Wednesday, October 28, 2015


Imagine a place developed from the ground up for the sole purpose of brewing beer.  Its entire infrastructure developed for making beer.  Its entire population existing to meet the needs of the industry.  Its streets, a complex rail system, the life line of each brewery, delivering raw ingredients, transporting casks, moving spent grain.  Day in and day out, around the clock, ingredients come in, beer flows out – faster, more efficient. 

Prior to my trip to Burton, I knew very little about its history.  I had a general understanding of its historical significance and its contribution to brewing, but little else.  So, I decided to make the trip from Harrogate to Burton with little expectations for the town, other than to pay homage to a place that is recognized by most every homebrewer and to visit the National Brewery Centre. 
After a 2.5 hour trip with a transfer at Leeds, I walked off the train to a sight of a rather aging city under a very grey and gloomy sky; not very picturesque by any stretch of the imagination, rather, very unspectacular looking.  Dominating the center of the city was the Molson Coors brewery.  Poor choices of exterior materials and a rather obvious sign of a lack of up keep, the brewery was an ugly site…enormous, yes, but not much consideration for aesthetics or taste.  Walking past the modern, but faded and aging brewery, I began to see signs of the Burton of the past – large brick buildings, many sitting vacant, others repurposed for restaurants or a variety of other needs.  The dramatic contrast of new and old caused me to shake my head…such grand brick buildings, standing for centuries, built with pride and integrity by the hands of hard working men next to thrown together metal structures that beg for respect, but with no substance behind their construction only get a passing glance from a passerby’s brief recognition of the multinational corporation’s sign bolted onto the black fence.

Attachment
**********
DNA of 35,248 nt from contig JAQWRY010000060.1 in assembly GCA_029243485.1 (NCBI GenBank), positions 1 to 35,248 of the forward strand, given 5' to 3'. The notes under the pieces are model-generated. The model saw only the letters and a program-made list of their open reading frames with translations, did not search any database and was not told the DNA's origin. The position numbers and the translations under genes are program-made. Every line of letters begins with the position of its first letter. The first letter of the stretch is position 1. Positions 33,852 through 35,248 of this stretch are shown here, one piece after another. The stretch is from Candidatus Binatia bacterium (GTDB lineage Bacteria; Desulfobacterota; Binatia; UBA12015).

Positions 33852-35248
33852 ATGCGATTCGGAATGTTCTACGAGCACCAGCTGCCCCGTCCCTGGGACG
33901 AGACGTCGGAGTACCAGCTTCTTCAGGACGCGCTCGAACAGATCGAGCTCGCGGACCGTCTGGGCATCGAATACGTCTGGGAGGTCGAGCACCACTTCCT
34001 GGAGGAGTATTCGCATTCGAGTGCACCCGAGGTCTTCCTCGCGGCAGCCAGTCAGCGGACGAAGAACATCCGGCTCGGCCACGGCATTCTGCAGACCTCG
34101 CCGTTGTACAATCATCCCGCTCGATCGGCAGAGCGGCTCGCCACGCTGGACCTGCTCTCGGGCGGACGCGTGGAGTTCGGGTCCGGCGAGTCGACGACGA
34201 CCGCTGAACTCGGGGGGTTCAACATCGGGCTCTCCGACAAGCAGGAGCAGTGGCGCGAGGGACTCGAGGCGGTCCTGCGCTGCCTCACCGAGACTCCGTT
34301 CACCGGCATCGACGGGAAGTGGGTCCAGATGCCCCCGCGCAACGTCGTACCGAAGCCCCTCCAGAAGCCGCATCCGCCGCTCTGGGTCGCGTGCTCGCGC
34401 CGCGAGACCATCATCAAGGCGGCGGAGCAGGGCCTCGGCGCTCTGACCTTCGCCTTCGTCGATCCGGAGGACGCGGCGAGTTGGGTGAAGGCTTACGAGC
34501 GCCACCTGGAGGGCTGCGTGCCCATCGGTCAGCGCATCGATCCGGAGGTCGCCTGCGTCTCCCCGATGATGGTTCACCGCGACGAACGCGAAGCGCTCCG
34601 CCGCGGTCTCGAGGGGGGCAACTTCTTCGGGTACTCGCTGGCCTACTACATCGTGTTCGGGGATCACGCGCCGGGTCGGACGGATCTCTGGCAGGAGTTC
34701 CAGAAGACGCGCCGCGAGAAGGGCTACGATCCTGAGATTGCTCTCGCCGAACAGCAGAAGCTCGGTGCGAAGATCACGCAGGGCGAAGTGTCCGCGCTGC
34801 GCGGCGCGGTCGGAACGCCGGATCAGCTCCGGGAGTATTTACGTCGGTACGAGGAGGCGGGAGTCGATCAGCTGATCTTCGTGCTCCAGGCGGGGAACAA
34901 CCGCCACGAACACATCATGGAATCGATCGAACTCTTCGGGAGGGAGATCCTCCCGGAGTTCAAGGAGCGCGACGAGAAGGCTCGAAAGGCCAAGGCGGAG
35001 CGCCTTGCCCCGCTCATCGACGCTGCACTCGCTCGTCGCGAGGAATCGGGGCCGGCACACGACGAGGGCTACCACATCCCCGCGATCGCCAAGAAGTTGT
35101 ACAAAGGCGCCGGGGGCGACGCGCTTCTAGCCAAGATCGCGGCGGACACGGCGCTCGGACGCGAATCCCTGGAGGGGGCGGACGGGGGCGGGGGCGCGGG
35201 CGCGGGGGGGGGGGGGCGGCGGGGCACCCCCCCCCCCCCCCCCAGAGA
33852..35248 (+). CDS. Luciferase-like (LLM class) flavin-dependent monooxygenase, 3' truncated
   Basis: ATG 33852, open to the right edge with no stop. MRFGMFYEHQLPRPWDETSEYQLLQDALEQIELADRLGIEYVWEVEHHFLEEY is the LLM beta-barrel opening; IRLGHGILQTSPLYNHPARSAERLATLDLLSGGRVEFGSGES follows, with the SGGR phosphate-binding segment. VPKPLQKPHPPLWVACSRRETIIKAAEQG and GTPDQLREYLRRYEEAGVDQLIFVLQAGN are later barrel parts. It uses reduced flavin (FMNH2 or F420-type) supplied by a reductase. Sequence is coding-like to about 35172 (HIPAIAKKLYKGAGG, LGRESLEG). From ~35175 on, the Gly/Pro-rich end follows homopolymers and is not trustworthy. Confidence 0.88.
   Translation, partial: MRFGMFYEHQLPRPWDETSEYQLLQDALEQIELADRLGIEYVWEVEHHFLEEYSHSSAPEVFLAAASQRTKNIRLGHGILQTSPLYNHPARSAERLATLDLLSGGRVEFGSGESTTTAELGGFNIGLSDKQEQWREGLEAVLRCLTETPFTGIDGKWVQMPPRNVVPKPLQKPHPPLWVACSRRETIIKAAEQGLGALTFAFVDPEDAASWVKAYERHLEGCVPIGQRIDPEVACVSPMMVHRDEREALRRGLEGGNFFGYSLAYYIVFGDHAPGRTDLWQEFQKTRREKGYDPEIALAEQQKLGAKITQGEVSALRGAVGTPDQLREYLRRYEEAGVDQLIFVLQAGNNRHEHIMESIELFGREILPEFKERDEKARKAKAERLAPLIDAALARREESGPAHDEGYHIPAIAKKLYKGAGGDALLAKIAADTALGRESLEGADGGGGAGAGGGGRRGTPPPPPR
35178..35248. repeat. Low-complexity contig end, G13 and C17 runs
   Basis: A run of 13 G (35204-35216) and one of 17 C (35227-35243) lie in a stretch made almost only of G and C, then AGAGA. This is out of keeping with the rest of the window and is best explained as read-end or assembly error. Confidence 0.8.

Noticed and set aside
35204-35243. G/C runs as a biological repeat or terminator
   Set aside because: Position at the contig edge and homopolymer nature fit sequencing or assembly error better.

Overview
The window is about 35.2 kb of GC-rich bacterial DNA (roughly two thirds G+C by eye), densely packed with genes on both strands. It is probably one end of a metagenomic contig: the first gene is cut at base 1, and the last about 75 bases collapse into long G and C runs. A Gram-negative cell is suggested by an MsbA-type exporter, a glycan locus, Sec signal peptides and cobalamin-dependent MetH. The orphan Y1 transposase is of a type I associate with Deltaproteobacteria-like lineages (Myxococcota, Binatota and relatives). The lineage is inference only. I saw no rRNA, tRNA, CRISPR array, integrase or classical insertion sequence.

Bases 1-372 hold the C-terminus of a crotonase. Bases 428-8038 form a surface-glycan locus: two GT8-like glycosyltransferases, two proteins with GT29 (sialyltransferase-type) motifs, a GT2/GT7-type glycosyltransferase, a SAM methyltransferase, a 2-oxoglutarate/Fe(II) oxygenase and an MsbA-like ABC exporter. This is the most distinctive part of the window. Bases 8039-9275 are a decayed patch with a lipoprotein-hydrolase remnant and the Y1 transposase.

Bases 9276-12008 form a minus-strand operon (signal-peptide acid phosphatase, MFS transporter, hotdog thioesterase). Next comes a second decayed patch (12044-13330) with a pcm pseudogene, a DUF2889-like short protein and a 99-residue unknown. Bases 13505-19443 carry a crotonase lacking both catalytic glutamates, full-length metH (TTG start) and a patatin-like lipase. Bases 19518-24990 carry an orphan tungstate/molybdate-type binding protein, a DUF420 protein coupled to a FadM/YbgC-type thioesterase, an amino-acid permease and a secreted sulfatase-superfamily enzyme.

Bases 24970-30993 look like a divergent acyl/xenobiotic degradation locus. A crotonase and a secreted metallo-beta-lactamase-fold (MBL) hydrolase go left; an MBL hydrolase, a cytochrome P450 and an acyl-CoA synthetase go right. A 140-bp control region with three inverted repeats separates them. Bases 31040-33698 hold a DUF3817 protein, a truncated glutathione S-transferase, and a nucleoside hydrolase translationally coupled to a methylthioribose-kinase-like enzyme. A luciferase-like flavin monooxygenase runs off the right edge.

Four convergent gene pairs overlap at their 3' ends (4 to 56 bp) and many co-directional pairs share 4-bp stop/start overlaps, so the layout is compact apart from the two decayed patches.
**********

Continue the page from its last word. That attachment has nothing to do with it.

Molson Coors Brewery in Burton-on-Trent

The contrast of new and old in Burton.
This continued to be the trend through the town, one impressive brick building, surely a remnant of a former brewery, standing next to a new building of significantly inferior quality and substance.  Where there was not a new building, there was a parking lot.  Nothing in particular stood out about Burton, a city standing in the shadows of its past - a theme replayed across innumerable cities all over the world.  Just like any other former industrial town – trying to keep up with the present by demolishing one substantial, historical building after another to make way for a more convenient and suitable replacement.  I eventually made my way to my destination – the National Brewery Centre. 
One of the buildings of the National Brewery Center,
in an original building from the Worthington Brewery.
Housed in a large red brick building situated on the back corner of the Molson Coors parking lot, the National Brewery Centre recounted the once flourishing history of the Bass Brewery and its place in the brewing heritage of Burton-on-Trent.  The museum was enormous spanning across three buildings showing off antique brewing equipment, beer memorabilia, shire horses, dray carts, vintage delivery trucks, and on and on.  But what stood out to me the most was a large scale model of the city of Burton in the year 1880.  I was in heaven indulging in the historical artifacts of brewing in Burton, but I was astonished to learn of the massive influence brewing had on the city – culminating in an unbelievable scale model of how the city once stood.